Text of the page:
Sitcom writers have a tough job. Trying to produce a "mini-script" every week for 26 or more weeks to make one season of television is difficult. When a show becomes popular and gets picked up for more seasons, the task of continuity in writing becomes even tougher. Here are a handful of the more memorable inconsistencies in some of our favorite sitcoms.
A true family classic, "Leave It To Beaver" is an icon in television history. Clean teens, 1950's American dream living and a mom who wears pearls and heels to clean the house. What more could anyone ask for in a television program? But The Beaver's poor friend Gilbert, played by Stephen Talbot, suffered from an identity crisis through the six-39 episode seasons of the show. His name was given as Gilbert Bates, then Gilbert Gates, then for a few episodes he was inexplicably called Gilbert Harrison, then it was back to Gilbert Bates. So what was Gilbert's last name? According to the program's listing at www.imdb.com, Bates is Gilbert's "official" last name. They do have a disclaimer admitting that he is "also known as Gilbert Gates" but they don't mention the Harrison blunder at all.
So what is to blame for this name gaffe? Well, during the shows 234 episodes, a whopping 27 writers are given credit as scriptwriters, although the shows two original writers, Joe Connelly and Bob Mosher, wrote the bulk of the episodes. Even Hugh Beaumont (Mr. Cleaver) showed his writing chops on an episode. As for you Gilbert, or should I say Mr. Bates, er...Gates...or is it Harrison? Well, whatever your name is, we still love you in syndication.
The Cosby Show is a wildly popular sitcom of the 80's. In fact, it's the show that brought "must see TV" (and an enormous ratings share) back to NBC. But the writers made a few errors throughout the series' 201 episodes. The following are some of the series' most memorable goofs.
The Fifth Cosby Kid?
In the first season of the show, Cliff and Clair despair often of the behavior of their FOUR children. Yet in season two we are introduced to Sondra (actress Sabrina Le Beauf), Princeton student and the oldest of the Cosby kids. Sondra would be a semi-recurring character for the remainder of the show, along with her befuddled boyfriend/husband Elvin Tibideaux, played by Geoffrey Owens.
Paging Dr. Clifford/Heathcliff Huxtable
Dr. Cliff Huxtable, played by the beloved Bill Cosby, had a bit of an identity crisis à la Gilbert Bates. In the first season of the show, a plaque on the wall outside his office entrance read "Dr. Clifford Huxtable". Somehow, through the program's evolution, Clifford became "Heathcliff". Why the name change? Nobody knows; apparently someone on the writing staff thought that Heathcliff sounded like a name more befitting a doctor.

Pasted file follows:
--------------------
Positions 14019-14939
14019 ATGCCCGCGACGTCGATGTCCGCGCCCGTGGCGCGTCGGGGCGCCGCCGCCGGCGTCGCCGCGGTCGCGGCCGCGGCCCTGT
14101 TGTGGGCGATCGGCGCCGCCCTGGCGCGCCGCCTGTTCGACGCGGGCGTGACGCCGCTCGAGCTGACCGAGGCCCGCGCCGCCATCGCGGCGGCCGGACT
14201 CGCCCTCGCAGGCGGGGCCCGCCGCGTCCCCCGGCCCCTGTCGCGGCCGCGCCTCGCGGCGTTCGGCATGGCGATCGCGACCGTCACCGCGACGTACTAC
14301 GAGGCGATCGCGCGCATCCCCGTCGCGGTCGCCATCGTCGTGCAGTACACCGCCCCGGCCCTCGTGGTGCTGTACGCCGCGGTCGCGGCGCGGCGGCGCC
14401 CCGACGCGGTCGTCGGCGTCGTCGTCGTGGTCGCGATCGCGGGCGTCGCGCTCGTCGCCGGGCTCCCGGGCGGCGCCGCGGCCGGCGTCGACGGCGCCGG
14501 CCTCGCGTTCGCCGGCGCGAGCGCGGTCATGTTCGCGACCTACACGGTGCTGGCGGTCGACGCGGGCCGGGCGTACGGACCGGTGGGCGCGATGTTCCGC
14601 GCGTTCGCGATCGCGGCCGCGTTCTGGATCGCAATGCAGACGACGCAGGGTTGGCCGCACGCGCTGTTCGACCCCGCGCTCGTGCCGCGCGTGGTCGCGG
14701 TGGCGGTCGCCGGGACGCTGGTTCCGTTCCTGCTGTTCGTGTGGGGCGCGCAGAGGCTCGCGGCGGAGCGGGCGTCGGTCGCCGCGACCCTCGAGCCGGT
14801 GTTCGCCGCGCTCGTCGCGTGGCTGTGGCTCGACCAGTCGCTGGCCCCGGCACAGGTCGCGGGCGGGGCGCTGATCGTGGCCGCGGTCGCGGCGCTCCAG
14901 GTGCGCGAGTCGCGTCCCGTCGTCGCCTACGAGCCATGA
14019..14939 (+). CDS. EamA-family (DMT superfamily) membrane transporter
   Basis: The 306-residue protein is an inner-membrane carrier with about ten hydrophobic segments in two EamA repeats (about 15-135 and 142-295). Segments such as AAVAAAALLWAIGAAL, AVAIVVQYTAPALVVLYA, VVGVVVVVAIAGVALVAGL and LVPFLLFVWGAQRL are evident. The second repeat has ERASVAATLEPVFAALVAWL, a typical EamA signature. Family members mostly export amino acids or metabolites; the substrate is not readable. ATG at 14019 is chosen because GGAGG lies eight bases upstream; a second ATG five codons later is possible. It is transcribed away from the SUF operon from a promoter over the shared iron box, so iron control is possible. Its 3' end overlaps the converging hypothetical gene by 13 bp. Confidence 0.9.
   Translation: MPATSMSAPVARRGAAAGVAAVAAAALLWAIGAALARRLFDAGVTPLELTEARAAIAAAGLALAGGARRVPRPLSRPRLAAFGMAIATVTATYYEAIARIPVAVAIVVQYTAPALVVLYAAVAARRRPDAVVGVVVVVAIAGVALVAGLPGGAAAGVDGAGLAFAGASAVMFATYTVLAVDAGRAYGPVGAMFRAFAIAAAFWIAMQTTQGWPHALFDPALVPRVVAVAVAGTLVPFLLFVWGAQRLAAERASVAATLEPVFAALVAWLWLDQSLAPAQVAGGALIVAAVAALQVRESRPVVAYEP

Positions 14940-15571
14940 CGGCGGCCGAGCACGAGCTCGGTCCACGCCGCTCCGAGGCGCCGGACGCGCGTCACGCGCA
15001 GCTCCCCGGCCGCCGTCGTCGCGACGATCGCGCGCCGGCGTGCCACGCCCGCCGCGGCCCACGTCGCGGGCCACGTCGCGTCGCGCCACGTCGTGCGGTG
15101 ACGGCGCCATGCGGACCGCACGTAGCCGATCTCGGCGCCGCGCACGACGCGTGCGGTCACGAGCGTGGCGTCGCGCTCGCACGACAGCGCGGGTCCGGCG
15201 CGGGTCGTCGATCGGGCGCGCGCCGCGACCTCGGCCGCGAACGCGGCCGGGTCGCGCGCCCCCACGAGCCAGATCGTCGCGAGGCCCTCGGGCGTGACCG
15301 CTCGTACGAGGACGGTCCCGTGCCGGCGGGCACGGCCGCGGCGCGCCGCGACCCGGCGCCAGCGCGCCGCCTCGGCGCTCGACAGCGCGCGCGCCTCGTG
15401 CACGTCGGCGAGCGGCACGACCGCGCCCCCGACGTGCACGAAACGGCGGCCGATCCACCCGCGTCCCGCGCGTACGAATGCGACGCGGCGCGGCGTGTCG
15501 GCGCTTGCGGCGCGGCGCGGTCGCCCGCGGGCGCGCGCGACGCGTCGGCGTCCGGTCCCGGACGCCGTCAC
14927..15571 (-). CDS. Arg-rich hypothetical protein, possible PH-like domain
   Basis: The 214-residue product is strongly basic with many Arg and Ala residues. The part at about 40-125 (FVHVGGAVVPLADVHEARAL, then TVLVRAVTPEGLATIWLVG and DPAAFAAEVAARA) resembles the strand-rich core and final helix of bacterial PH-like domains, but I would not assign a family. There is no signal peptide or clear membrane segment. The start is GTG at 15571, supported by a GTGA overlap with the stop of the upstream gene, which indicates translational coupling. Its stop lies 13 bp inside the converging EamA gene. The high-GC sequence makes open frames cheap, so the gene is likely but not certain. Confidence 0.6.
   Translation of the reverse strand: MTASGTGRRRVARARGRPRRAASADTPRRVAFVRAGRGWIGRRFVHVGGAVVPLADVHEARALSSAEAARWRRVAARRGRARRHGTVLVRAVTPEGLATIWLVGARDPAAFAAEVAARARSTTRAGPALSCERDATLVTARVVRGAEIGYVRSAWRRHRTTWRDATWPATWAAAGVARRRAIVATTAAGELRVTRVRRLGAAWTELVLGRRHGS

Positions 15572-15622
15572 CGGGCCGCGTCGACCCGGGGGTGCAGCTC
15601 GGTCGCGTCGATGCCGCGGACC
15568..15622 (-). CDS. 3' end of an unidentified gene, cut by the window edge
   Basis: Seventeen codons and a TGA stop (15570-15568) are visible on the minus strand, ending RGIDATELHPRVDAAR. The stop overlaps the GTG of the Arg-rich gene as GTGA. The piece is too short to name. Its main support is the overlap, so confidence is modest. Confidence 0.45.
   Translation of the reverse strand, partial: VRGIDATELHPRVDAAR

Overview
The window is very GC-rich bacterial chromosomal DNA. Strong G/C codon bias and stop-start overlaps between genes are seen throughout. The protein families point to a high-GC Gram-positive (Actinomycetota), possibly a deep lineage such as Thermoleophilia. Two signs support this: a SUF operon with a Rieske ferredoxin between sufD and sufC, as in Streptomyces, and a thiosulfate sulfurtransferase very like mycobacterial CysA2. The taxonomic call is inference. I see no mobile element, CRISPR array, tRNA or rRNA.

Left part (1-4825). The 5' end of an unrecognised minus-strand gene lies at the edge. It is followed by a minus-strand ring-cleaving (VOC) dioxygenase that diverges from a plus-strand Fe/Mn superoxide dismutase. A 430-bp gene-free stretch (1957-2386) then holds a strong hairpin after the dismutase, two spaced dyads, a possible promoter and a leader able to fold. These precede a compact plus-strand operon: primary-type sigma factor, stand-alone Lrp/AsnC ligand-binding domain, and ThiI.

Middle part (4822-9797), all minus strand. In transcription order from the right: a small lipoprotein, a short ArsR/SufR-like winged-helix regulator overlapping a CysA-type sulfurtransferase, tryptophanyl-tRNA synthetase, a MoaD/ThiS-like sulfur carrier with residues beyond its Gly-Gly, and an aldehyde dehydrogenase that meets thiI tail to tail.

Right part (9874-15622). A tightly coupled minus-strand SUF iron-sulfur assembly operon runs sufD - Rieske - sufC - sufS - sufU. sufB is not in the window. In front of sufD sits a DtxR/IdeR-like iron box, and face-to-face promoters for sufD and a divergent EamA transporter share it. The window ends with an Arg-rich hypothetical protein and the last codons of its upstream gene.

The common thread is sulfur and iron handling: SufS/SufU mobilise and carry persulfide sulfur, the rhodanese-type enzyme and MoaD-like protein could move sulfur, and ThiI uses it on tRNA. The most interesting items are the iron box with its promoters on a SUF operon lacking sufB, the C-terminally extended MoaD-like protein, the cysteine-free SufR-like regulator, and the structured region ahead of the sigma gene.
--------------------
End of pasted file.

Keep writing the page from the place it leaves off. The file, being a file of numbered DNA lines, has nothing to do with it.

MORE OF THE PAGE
Does Denise Know Sondra Dated Her Husband?
Lt. Martin Kendall, played by Joseph C. Phillips, is a new character introduced in the first episode of the sixth season of the Cosby saga. Denise brings him home from Africa and presents him as her new husband, much to the family's surprise. But how can this be, when the family has already met him? In episode four of the second season, Sondra and her beau Elvin have broken up, yet again. Sondra's friends introduce her to...Lt. Martin Kendall. Only in THIS episode his name is David, and he's a college student friend of a friend who Cliff takes a shine to, as he has repeatedly shown his disdain for Elvin.
This type of error in continuity really isn't the fault of the writers, but a casting gaffe. However, it is a noticeable error and one that's amusing to boot.
Darlene's Boyfriend is...Kevin Healey?
"Roseanne" was undoubtedly one of the most true-to-life sitcoms, and certainly the most popular of the early 90's. But even the great Ms. Barr's show wasn't without its writing flubs. A favorite is a "blink-and-you'll-miss-it" reference at the end of one episode that will come back to haunt the show's writers for many years in syndication.
The character of Darlene Connor, middle daughter of Dan and Roseanne and brilliantly played by Sarah Gilbert, is a mess. She's rebellious, dark, moody and doesn't live up to her academic potential. But the Connors' have their hands full dealing with the Romeo and Juliet relationship between oldest daughter Becky (Lecy Goranson) and her punk boyfriend Mark Healey (the late Glen Quinn). So what better way to shake things up than to introduce David Healey, Mark's polar-opposite younger brother, as Darlene's love interest. Here's the problem though: when "David" (the amazing Johnny Galecki) is first introduced on the show, during one of the series' infamous "final credit" snippets, he tells Roseanne his name is Kevin, Mark's little brother. So why the name change? One can only assume that one of the staggering 66 writers didn't do his or her homework.
Some sitcoms make the error of "introducing" a character in the pilot, or even in a few episodes, then that person is never seen again. The iconic 70's sitcom "Happy Days" had one such character. In the first season, we meet Chuck Cunningham, Richie and Joanie's older brother. One day Chuck went out to play basketball...and never returned. In fact, Chuck was so completely gone that in a later season, Howard Cunningham (Tom Bosley) declares that he has "the best two kids in the world". Poor Chuck. We can only assume that his exile from the family had something to do with his father's lack of acknowledgement.
A more recent sitcom, "That '70's Show" also has a character with a lost sibling. Donna Pinciotti, played with great elan by Laura Prepon, apparently had a little sister named Tina. We meet Tina very briefly in the pilot episode, then Tina simply disappears. She is humorously mentioned on a later episode as part of a "Soap"-like voiceover, proving the show's creators have a sense of humor about their mistakes.